Home - Dharma for Awakening - Tao Teh King for Awakening–Preface - Beginning and End

Beginning and End

Part 64 of the Tao Teh King for Awakening

Tao Teh King for Awakening cover
Also available a free PDF download from our E-Library and as an ebook and paperback from Amazon International.

What is at rest is easy to maintain.

What has not yet happened is easy to plan.

That which is fragile is easily shattered.

That which is tiny is easily scattered.

Correct problems before they occur.

Intervene before chaos erupts.

A tree too big around to hug is produced from a tiny sprout. A nine-story tower begins with a mound of dirt. A thousand-mile journey begins with your own two feet.

Whoever tries will fail. Whoever clutches, loses. Therefore the Sage, not trying, cannot fail. Not clutching, he cannot lose.

When people try, they usually fail just on the brink of success. If one is as cautious at the outset as at the end, one cannot fail.

Therefore the Sage desires nothing so much as to be desireless.

He does not value rare and expensive goods.

He unlearns what was once taught.

He helps the people regain what they have lost, to help every being assume its natural way of being, and not dare to force anything.

(Tao Teh King 64–Mabry translation)

What is at rest is easy to maintain. Lin Yutang: “That which lies still is easy to hold.”

When our mind and life are at rest in the awareness of our spirit-self, they are easy to control and direct.

What has not yet happened is easy to plan. Lin Yutang: “That which is not yet manifest is easy to forestall.” Looking ahead and planning what we wish to bring about before interfering conditions can arise, we shall be successful in shaping our life. Further, if we are aware of problems that could arise and take measures to prevent them we will be free of troubles.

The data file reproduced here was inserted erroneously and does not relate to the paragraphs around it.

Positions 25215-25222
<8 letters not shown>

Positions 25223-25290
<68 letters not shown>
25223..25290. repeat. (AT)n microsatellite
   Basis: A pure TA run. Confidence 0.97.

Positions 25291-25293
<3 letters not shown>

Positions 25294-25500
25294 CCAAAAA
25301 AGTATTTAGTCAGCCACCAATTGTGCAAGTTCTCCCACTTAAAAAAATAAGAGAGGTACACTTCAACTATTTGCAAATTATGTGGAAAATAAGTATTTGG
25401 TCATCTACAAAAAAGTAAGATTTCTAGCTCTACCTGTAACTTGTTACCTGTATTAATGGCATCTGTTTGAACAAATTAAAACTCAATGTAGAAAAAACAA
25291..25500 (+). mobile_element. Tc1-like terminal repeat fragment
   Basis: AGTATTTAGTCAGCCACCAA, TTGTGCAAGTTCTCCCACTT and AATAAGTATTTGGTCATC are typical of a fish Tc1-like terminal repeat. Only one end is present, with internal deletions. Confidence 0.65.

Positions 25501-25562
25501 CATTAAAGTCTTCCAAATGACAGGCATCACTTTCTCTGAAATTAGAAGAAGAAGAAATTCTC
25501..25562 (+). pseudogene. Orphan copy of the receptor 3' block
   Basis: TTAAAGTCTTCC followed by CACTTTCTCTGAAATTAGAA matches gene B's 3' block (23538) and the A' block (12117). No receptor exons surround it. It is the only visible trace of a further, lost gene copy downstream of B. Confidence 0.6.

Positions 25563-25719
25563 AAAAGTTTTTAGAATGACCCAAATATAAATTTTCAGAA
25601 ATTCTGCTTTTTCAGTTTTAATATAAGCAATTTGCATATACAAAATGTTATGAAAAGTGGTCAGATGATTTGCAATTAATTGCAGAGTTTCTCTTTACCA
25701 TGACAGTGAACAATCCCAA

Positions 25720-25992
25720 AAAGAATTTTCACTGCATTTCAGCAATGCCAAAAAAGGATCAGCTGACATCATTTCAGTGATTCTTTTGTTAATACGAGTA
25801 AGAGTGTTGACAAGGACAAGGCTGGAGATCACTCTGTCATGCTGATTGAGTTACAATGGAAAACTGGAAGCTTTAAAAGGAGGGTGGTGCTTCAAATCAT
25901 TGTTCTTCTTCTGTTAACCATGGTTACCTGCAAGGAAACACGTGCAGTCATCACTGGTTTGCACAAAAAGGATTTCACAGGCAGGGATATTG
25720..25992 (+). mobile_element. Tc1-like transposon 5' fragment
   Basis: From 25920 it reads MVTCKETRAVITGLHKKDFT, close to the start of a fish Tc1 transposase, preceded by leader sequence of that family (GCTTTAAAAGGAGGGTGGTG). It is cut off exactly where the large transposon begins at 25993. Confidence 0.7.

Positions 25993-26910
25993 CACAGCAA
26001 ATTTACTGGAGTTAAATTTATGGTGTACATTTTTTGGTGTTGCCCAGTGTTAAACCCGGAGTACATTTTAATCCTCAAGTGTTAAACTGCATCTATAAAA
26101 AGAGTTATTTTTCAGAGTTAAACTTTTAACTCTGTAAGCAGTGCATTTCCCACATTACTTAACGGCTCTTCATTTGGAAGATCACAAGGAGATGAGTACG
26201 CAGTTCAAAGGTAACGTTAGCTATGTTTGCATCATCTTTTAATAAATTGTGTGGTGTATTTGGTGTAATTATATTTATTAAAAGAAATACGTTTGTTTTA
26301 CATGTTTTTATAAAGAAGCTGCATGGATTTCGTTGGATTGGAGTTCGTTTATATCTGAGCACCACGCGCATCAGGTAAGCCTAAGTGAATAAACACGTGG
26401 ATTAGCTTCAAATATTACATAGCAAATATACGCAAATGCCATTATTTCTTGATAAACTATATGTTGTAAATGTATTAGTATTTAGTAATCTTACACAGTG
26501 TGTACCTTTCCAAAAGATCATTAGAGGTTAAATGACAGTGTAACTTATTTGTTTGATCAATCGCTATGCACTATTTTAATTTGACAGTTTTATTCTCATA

That which is fragile is easily shattered. Legge: “That which is brittle is easily broken.” If our thought and actions are not flexible and accommodating, they will be shattered to our disappointment and even grief. Failure only can result.

That which is tiny is easily scattered. When negative thoughts, things and situations are just beginning, are only hints, then is the time to deal with them, for they can be easily dispersed. That is why Solomon said: “Take us [Let us catch] the foxes, the little foxes, that spoil the vines” (Song of Solomon 2:15), before the vineyards would be destroyed by them.

Correct problems before they occur. Again, we need to look ahead and see what difficulties might come and set about either preventing them or preparing to meet and overcome them.

Intervene before chaos erupts. Lin Yutang: “Check disorder before it is rife.” The moment we see a hint of chaos or disorder we must step in and stop its progress without delay or hesitation.